course management system (CMS) effectiveness

Campus Technology News Update reports on Margaret C. Lohman’s study of the “Effects of Information Distributions Strategies on Student Performance and Satisfaction in a Web-Based Course Management System” in the International Journal for the Scholarship of Teaching and Learning. The study found “no significant differences” between distributing information via a CMS or in class in “total points earned in the course or on student reactions toward the instructional experience.” It did show, however, that in-class distribution “resulted in significantly higher student performance on an end-of-semester technical knowledge test.” A ha! Dump that expensive Blackboard system!

Whoaaa . . . let’s not throw* the baby out with the bathwater. You know there’s always a user error somewhere. The article looks at the effect of having instructional materials in advance instead of presented in a timely fashion, and introduced when needed. Apparently students can become both bored and confused when all materials are available from the first class day. So, there needs to be a pedagogical approach to using any CMS for it to be most effective–the filing cabinet approach, as might be expected, is passive instead of active.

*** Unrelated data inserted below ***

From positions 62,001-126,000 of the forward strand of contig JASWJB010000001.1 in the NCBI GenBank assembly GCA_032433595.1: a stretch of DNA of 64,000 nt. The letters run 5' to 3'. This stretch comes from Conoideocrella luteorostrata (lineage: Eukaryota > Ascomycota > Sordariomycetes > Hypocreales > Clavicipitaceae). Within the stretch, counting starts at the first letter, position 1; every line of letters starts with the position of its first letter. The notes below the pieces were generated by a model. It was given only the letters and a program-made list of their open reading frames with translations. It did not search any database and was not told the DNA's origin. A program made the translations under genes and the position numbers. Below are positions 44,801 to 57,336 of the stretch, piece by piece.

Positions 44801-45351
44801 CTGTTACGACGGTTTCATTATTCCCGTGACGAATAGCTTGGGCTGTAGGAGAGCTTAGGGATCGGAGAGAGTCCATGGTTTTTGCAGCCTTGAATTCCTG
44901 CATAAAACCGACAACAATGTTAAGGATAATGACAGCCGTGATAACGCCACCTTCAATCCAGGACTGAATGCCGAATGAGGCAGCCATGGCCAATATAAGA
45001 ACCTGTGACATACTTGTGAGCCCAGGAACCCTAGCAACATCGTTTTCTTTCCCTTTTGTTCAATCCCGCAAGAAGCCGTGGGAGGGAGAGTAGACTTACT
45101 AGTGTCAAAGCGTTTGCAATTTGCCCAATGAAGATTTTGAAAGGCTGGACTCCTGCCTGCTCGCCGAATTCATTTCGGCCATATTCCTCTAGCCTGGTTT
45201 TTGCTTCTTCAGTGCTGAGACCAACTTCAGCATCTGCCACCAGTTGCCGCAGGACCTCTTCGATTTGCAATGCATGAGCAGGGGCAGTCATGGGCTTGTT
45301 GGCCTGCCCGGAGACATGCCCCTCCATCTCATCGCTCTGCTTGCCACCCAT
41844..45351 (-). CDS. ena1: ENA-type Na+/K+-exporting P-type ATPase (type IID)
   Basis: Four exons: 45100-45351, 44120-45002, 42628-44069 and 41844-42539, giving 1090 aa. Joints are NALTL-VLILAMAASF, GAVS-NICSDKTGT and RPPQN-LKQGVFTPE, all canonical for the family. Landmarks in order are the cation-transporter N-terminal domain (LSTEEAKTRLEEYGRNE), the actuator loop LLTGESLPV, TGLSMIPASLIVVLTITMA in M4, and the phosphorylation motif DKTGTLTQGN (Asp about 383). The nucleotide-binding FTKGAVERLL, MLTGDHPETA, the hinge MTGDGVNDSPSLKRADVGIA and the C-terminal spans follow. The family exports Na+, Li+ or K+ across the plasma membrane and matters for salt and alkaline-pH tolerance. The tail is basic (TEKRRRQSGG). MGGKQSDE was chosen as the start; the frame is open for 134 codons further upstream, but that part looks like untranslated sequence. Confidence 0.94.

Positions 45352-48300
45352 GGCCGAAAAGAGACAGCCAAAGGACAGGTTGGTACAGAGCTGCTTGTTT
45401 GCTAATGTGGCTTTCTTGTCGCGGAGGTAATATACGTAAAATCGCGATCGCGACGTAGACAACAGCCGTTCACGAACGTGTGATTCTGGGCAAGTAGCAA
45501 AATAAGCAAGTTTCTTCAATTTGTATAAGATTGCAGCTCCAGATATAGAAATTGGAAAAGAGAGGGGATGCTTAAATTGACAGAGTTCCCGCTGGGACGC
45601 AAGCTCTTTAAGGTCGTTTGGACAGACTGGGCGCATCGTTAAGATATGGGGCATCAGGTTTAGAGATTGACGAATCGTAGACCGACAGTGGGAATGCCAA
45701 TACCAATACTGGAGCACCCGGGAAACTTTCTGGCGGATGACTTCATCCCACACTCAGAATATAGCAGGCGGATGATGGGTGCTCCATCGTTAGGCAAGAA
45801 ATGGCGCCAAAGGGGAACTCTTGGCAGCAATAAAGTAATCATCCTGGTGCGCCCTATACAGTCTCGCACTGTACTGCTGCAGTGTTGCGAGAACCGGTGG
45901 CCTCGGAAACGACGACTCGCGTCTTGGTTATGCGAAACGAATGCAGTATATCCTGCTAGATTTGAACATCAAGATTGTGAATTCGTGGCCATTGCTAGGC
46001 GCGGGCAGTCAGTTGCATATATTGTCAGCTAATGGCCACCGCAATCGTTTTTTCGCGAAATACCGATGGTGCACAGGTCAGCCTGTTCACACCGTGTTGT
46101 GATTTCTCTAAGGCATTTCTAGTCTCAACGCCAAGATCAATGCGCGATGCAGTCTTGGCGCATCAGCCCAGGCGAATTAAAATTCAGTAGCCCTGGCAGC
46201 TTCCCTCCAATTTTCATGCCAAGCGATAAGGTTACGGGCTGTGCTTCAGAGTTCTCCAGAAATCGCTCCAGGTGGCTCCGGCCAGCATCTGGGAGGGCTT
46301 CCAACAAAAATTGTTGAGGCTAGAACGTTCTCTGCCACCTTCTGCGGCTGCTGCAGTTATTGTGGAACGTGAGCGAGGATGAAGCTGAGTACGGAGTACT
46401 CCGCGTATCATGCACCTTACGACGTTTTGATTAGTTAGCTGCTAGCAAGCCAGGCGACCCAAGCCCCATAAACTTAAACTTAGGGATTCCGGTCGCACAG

The article suggests that the advantage of in-class distribution is in the instructor’s introduction, presentation, and discussion of the “relevance of the material to the learning task.” One solution, then, for distributing online materials, is for instructors to integrate those same elements in class discussions, previewing online material and discussing its relevance, instead of expecting a schedule of assignments and access to substitute. The study did not follow instructors who previewed upcoming material distributed through the CMS, followed by a reinforcing discussion of the materials after they had been read, which seems like a better alternative to both the processes followed in this study. You can still have the convenience of online distribution of materials and keep the pedagogically-sound practices of introduction and reinforcement. Otherwise, why are we in the classroom at all?

There is much more of interest in the article about more advanced uses of CMSs, using Bonk’s 10 levels of web integration. Download the article here: http://www.georgiasouthern.edu/ijsotl/v1n1/lohman/IJ_%20Lohman.pdf

*spelling finally corrected on 4/21/07

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Categories: technology

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